Sunanda Beecha Mehta
TODAY we talk of the need for unity and a casteless society. A century back, Charan Singh wrote:
“Banish this madness and wash the ink off your face
Hindu, Muslim, Sikh brothers, save yourselves, do not become a destructive race
No religion ever preaches hatred and enmity amongst each other in the least
The one who propagates hatred is a sinner be it a pandit, maulana or priest”
He also wrote about women’s rights:
“The world seems right only because she is the queen of your domain
Then in calling her a footwear, don’t you feel any shame?
All sacred texts call woman an equal partner as a fact
Those who call woman a footwear are actually also that
Their tongue is foul and their minds are inferior
Who are born of women but say that she is like a footwear.”
(Poem: Ghar di malkaan ya jutti?/Owner of the home or footwear?)
These were the verses I grew up with. Along with scores of others — less serious perhaps, but still with the seeds of reason deeply embedded in all the rhymes. A small, fragmenting book called ‘Asli Badshahian’ was often taken up by my father and passages from it read out, his voice laced with joy and pride. Because SS Charan Singh ‘Shaheed’ was not just a poet who delighted and dispensed life lessons through his deceptively simple lines, but also his grandfather. And my great grandfather.
As a child though, he was, for me, mostly the ancestor with a great sense of humour who wrote about a boy with a terrible dictatorial father and who when asked by his mother to be charitable to his friend who was fatherless, offered to give his own dad to him in charity (Aadam bo/I can smell a human). Or the godman who came to his village, renowned for his patience, losing it completely when the poet repeatedly asked him his name a dozen times, thus exposing his duplicity (Shanti da imtihaan / The test of patience). Or the woman whose husband is imprisoned because he stole a sack of grain, crying before the jailer to release him just for a day, not to meet the family, but to steal another sack to replace the one that got over (Kisse lai nai ronda koi/ No one cries for anyone).
Lessons were learnt subconsciously — of the need to be kind, of the importance of being true and genuine, of how all have their own interests at stake.
As I grew up and became a journalist, Charan Singh afforded a deeper, more layered understanding of himself as a prolific writer and human being who lived his words. From working since the age of 15 after his father’s untimely demise; to elevating himself from a proof reader to an author in that first year itself; to giving up being a court chronicler at the courts of Maharajas of Nabha and Patiala to launch his own independent newspaper called ‘Mauji’ that became a runaway success; to educating his six daughters same as his sons, leading to many of them becoming successful career women in that era; and to denouncing everyone who stood for oppression or fraud, be it godmen or feudal lords or the British through his satirical verses, he quite certainly practised the fearlessness and progressiveness that he preached.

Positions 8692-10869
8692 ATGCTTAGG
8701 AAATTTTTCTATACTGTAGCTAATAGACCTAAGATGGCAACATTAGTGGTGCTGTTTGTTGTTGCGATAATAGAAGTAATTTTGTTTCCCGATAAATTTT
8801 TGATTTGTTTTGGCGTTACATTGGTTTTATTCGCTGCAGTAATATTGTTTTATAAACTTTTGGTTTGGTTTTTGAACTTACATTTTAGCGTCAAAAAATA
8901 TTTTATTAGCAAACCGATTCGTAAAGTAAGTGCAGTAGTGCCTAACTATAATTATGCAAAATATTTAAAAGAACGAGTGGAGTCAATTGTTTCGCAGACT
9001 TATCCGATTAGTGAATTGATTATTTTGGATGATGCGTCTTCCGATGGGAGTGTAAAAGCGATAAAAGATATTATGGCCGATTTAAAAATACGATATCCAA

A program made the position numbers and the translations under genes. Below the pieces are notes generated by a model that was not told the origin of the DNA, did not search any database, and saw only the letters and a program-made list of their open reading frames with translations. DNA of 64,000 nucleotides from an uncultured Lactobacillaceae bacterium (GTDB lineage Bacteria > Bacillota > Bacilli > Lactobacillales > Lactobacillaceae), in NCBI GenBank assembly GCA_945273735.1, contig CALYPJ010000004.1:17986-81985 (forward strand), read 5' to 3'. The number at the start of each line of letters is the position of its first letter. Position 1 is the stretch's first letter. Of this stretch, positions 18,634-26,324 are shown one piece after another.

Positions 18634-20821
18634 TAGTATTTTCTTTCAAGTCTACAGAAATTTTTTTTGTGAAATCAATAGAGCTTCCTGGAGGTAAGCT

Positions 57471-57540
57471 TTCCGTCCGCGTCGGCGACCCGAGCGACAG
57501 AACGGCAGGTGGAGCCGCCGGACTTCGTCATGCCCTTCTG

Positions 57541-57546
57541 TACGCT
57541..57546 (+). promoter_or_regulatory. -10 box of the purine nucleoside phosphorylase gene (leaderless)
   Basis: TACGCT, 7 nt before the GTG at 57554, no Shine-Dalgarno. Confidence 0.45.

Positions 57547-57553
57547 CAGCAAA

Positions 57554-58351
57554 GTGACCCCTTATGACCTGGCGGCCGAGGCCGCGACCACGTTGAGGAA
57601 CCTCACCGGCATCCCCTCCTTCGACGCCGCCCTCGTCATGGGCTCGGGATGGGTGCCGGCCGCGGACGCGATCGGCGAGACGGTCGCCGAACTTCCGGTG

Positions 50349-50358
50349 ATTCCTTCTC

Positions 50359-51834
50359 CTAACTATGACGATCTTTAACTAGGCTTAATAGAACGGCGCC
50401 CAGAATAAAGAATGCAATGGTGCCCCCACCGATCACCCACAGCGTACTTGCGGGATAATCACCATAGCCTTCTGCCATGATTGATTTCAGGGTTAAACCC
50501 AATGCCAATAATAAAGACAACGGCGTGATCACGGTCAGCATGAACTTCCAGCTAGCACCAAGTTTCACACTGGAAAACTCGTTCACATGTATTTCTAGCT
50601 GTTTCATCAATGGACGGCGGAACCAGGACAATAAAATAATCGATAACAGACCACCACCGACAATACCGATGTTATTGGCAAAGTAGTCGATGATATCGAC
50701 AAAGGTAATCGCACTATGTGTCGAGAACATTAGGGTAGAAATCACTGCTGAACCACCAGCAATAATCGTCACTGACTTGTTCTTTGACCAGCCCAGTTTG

I started to reread his poems. The paper had browned even more, the fragmenting pages disintegrating even more — but the brilliance of his lines shone brighter than ever before. I knew it was high time his words were reintroduced to a whole new audience. Thus was born ‘Majestic Musings’, a collection of 50 of his poems translated from Gurmukhi into English over the two years of Covid-19. With its release this month, I pay tribute to the man who has given our family the genes of writing and to the world priceless moments of mirth and timeless words of wisdom.
Today, we talk of unscrupulous politicians. A century back, he wrote:
“With their words, they try to bring down the sky, today’s leaders
But from them, you will not receive a single pai, today’s leaders
They make friends only for selfish reasons, today’s leaders
Adept at changing faster than seasons, today’s leaders”
(Poem: Ajkal de leader / Today’s leaders)
We talk of press freedom. A century back, he wrote:
“Hearts of lions tremble when it roars, my pen!
It flies over mountains shattering them as it soars, my pen!
Weak, miserable and feeble get protection from my pen!
While the powerful evil are eliminated, face destruction by my pen!
Pray that it always remains independent, bringing hearts together, my pen!
Its own heart is moved as it moves others’ hearts; may it live forever, my pen!”
(Poem: Meri kalam/ My pen)
May it live forever, indeed.
— The writer is great granddaughter of SS Charan Singh ‘Shaheed’
Most Read In 24 Hours
Don't MissView All
Nijjar was killed in Surrey in British Columbia on June 18
Serious matter, cooperation must: Canadian PM
Recalls ‘Silk route’, an ancient trade corridor used by Indi...
Says those occupying positions of influence are resisting th...
Probably winning Telangana, certainly winning Madhya Pradesh and Chhattisgarh, 'very close' in Rajasthan: Rahul
Speaking at a conclave, the Congress leader says idea of ‘on...